“In Malaga, they use contemporary art to bring new visitors to enjoy art. We would like to see what kind of methods the museum of contemporary art uses to attract tourists. On the other hand, we are also interested in its strategy.”

Laitteiden ja ohjelmien opiskeluaThe COVID-19 pandemic also challenged the museum’s employees to explore new kinds of working methods. Their job description has been adapted to the situation prevailing at the time. Photo: Tanja Tuovila

Internationalisation helps in the identification of competence

Although the project currently under way is the first Erasmus+ project for Rovaniemi Art Museum, this is not the first time its personnel is interested in international cooperation. In 2001, the museum already participated in a project that gathered together artists from Iceland, Finland and Greenland to work on the Laava-Jää-Metsä (‘Lava-Ice-Forest’) project. The artists from each country organised art workshops to young pupils learning visual arts. At the end of each project, all works were presented at Rovaniemi Art Museum.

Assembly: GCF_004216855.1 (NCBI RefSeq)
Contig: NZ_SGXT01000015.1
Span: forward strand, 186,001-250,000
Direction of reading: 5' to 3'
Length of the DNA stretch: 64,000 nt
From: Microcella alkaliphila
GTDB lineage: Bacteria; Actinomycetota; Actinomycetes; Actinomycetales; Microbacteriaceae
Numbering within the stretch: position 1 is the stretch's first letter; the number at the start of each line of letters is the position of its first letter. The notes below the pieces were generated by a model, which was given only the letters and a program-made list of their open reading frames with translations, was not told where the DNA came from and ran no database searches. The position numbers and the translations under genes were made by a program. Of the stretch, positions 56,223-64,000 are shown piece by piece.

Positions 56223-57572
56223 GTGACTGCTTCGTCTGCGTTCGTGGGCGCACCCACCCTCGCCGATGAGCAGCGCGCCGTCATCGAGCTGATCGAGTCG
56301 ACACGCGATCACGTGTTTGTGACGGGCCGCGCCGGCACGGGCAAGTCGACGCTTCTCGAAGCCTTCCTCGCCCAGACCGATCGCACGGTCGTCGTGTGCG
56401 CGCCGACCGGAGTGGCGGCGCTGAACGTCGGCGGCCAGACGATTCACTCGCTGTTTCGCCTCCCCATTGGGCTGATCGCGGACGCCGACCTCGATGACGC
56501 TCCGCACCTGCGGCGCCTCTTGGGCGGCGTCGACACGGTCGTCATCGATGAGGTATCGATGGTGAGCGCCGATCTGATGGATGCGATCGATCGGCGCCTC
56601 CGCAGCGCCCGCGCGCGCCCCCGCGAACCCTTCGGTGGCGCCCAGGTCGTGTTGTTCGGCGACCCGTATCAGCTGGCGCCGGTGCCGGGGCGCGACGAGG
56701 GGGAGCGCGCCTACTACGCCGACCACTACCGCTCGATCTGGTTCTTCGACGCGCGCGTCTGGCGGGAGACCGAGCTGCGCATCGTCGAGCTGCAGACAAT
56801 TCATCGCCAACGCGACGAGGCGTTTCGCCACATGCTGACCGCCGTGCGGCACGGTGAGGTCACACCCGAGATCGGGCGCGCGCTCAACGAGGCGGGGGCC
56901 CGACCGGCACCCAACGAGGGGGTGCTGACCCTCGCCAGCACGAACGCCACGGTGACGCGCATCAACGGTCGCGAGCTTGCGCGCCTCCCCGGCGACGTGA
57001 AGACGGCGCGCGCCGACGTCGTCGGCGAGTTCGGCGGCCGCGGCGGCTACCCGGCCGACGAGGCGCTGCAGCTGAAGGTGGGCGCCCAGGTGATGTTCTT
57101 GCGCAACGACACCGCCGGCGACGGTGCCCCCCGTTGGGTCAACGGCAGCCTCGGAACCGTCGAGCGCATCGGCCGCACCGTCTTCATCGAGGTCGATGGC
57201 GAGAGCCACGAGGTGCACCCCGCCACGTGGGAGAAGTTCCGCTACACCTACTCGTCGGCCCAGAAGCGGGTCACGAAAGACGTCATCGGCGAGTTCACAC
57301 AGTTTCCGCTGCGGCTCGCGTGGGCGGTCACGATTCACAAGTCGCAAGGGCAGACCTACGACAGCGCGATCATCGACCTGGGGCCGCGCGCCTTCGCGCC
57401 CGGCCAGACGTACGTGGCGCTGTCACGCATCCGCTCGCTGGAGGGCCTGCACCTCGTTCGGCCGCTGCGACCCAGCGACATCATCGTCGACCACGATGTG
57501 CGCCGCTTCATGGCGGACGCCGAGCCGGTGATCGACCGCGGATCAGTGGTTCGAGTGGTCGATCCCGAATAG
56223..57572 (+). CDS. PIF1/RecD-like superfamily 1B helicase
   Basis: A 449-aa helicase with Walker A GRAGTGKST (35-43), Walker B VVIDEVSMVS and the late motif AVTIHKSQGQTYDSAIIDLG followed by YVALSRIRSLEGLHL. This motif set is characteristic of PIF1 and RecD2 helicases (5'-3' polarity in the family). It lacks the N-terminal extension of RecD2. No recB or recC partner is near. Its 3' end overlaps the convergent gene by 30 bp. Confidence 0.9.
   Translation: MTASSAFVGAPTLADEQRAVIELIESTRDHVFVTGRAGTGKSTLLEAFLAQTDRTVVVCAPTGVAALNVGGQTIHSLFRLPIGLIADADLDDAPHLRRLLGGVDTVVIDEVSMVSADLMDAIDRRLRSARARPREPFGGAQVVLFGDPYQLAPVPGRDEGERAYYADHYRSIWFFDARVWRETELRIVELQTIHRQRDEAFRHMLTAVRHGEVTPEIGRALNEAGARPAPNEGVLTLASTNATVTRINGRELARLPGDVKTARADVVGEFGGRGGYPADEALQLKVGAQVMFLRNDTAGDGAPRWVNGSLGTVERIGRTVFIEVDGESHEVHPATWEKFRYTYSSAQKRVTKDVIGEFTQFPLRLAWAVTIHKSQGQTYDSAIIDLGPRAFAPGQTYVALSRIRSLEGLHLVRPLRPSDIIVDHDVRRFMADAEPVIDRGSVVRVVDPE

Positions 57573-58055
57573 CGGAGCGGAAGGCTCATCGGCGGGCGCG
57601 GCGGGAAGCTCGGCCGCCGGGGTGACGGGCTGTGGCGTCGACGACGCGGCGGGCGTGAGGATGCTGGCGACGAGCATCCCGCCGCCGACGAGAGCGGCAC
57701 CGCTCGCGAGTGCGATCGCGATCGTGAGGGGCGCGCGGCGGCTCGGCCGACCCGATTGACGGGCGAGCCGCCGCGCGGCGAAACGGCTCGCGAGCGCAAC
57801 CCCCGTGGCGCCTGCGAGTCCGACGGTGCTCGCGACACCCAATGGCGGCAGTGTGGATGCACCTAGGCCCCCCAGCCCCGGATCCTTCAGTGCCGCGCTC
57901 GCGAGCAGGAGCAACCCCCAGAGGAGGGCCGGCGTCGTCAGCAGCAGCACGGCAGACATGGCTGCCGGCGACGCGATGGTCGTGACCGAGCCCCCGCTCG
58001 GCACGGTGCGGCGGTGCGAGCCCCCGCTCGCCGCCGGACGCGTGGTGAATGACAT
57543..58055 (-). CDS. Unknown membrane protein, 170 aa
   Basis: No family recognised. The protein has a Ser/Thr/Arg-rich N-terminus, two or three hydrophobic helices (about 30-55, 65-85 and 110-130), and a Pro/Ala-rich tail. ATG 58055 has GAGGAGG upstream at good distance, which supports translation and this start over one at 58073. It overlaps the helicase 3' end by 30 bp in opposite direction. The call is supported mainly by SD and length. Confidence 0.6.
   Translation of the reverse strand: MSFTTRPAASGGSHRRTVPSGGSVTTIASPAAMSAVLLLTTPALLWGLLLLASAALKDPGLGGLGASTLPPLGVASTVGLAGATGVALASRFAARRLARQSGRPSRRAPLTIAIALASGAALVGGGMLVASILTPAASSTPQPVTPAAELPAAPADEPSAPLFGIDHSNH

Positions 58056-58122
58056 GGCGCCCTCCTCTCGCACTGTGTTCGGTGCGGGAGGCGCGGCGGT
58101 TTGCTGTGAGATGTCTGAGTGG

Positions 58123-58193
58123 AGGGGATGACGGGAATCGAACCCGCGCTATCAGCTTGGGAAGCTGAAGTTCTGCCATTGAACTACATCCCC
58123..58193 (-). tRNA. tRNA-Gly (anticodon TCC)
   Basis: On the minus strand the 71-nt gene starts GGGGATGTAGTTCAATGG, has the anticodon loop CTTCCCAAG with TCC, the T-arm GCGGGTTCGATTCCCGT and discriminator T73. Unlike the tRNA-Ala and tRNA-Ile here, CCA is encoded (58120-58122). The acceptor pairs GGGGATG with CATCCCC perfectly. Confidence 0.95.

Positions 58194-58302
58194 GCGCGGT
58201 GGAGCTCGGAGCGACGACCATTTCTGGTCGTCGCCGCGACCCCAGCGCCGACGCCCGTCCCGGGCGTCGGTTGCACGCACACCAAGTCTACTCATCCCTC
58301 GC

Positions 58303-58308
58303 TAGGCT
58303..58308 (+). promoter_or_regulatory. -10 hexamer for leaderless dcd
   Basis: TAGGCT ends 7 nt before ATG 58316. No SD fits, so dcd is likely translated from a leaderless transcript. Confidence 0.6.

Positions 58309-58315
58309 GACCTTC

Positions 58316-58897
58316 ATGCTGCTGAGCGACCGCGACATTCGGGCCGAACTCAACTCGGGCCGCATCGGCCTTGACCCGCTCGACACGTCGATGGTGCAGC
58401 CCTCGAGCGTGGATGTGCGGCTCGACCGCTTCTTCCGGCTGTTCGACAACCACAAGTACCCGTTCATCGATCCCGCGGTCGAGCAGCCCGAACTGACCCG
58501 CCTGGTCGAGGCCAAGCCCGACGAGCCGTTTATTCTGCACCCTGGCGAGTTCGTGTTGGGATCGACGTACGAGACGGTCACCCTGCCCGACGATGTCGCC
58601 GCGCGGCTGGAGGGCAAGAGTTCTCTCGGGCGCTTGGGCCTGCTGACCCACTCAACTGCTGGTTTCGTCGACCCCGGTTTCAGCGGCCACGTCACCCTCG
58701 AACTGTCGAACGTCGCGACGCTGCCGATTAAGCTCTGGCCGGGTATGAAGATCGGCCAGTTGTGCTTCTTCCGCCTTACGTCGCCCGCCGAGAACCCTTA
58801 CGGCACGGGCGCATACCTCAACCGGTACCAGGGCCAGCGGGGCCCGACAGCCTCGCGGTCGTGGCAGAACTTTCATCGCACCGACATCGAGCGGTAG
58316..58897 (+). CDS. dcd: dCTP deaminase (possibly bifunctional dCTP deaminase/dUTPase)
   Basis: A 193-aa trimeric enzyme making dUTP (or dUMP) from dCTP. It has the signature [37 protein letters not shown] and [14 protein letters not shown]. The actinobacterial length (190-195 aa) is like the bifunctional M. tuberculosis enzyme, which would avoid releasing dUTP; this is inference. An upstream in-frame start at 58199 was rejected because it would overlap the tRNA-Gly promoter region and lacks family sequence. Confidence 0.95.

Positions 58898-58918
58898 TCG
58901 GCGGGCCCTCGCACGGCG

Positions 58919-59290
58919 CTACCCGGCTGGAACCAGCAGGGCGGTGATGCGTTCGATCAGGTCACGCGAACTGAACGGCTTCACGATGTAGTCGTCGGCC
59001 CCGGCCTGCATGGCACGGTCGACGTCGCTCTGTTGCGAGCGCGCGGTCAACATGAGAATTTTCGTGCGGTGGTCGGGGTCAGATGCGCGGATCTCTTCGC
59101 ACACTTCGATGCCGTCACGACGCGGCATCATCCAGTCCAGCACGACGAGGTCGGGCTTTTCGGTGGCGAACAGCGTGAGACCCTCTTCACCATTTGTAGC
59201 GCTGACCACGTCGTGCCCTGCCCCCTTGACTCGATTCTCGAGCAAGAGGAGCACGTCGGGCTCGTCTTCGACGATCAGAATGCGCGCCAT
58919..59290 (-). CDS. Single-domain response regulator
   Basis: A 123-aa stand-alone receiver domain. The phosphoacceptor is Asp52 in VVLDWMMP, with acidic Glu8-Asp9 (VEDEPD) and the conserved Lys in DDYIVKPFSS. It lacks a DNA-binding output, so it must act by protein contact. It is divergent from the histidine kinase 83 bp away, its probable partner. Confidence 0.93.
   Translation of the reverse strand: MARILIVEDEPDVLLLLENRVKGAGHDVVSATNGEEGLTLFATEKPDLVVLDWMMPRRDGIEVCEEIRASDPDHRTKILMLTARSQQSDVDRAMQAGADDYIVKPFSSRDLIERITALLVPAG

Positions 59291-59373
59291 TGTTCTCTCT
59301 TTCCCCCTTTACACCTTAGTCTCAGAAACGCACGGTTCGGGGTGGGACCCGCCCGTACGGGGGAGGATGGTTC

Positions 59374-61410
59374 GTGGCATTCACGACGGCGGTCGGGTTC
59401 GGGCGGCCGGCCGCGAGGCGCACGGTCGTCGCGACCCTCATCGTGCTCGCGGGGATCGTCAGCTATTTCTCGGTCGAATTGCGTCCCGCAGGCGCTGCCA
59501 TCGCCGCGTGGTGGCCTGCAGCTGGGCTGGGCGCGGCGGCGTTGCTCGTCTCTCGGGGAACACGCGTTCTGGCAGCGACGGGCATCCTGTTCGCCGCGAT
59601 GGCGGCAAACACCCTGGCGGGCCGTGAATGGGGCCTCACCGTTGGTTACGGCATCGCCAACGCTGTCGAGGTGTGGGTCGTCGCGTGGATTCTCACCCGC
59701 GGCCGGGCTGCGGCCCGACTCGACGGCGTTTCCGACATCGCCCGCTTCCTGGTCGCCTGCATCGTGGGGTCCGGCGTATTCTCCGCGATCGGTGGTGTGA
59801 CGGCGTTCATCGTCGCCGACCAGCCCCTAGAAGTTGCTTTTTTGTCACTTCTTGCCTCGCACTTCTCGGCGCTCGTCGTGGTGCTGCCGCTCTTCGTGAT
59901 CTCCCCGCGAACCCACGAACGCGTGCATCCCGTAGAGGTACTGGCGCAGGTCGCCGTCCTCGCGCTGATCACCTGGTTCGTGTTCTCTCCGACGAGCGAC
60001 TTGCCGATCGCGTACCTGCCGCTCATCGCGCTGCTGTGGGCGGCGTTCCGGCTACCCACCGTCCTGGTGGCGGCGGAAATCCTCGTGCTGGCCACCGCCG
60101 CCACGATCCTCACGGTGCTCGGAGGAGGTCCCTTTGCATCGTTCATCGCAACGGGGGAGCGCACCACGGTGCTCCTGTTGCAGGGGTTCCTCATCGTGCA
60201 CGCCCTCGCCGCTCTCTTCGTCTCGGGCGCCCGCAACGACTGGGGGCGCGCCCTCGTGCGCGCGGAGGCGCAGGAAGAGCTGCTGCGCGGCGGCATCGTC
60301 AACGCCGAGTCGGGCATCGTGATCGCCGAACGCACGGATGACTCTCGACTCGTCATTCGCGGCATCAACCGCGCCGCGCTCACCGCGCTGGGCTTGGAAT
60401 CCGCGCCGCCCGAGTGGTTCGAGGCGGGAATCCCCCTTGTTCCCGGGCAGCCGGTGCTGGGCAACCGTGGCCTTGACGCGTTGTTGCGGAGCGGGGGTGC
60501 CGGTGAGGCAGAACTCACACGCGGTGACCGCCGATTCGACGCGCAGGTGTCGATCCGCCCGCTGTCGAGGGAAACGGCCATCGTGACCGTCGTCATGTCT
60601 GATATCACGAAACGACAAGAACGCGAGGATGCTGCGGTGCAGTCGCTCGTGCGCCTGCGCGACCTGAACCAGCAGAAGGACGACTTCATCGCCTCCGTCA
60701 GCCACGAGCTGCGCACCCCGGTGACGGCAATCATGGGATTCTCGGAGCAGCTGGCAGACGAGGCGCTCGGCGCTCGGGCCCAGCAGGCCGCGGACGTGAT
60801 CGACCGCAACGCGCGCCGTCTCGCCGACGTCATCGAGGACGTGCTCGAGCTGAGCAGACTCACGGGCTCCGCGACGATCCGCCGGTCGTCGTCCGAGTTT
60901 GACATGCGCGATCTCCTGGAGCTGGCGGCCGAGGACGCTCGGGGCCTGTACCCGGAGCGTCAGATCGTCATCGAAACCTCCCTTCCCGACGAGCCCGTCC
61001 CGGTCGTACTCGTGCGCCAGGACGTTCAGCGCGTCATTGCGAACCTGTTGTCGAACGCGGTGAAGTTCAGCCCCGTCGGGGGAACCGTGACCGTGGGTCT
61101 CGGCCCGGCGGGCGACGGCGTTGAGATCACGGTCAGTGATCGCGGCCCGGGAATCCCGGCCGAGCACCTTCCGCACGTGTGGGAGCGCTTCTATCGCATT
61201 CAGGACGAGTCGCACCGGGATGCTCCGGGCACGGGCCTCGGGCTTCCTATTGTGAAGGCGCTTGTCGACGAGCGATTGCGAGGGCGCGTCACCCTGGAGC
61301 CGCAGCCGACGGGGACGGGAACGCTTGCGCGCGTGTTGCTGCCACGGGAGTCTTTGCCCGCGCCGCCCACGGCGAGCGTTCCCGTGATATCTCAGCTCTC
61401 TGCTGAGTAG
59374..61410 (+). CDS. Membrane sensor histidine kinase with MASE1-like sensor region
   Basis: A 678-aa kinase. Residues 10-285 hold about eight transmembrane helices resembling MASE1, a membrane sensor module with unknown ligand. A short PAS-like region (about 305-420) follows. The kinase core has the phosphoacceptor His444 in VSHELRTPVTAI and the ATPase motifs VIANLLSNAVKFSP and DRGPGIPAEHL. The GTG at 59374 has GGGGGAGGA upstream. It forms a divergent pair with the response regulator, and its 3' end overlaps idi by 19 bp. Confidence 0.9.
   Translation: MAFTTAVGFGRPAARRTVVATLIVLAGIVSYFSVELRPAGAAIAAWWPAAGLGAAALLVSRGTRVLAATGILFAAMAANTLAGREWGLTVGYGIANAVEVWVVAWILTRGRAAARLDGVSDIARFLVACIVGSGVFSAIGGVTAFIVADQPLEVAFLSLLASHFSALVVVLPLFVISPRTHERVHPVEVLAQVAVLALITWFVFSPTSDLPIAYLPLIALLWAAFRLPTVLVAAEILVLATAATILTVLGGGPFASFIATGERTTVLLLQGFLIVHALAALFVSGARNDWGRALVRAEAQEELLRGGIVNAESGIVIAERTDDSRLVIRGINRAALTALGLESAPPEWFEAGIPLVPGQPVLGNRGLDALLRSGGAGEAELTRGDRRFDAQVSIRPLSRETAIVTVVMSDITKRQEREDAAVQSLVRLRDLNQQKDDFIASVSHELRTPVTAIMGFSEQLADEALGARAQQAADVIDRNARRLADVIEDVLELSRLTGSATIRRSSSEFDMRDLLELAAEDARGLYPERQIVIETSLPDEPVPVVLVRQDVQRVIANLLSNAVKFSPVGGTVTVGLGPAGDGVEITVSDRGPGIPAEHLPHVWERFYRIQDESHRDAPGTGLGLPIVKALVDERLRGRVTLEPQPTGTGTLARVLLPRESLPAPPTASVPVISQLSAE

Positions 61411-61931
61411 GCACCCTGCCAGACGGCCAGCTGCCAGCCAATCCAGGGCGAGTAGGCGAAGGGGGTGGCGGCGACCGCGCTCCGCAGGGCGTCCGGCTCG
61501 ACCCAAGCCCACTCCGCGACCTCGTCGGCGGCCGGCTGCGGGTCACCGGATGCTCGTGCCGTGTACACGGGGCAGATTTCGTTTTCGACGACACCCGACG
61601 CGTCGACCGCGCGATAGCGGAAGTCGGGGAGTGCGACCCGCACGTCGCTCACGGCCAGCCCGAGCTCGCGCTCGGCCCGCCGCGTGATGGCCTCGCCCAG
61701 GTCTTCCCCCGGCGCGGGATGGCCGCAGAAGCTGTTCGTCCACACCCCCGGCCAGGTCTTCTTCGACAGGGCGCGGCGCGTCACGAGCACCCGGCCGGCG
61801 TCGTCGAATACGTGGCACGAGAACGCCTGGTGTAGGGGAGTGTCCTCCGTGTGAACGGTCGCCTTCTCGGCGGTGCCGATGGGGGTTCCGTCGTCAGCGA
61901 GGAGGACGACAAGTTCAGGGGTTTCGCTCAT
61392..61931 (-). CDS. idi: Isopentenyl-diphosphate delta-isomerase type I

In addition to new friendships and networks, projects focusing on mobility and internationalisation also provide an opportunity for the museum personnel to improve their language skills and strengthen their own identity as experts. For example, a familiarisation trip to another art museum may provide a better understanding of the operation of one’s own work community. Although certain operating practices may appear obvious, they may gain new meanings in a new environment.

“It is nice to see that we have a lot in common with our foreign colleagues. And still, you always learn something new! You can never know what to expect. You may also discover your own professional competence through international discussions. For example, I have sometimes realised, to my surprise, that our operation is actually quite good when there is something to compare it with,” Kaija Kähkönen says.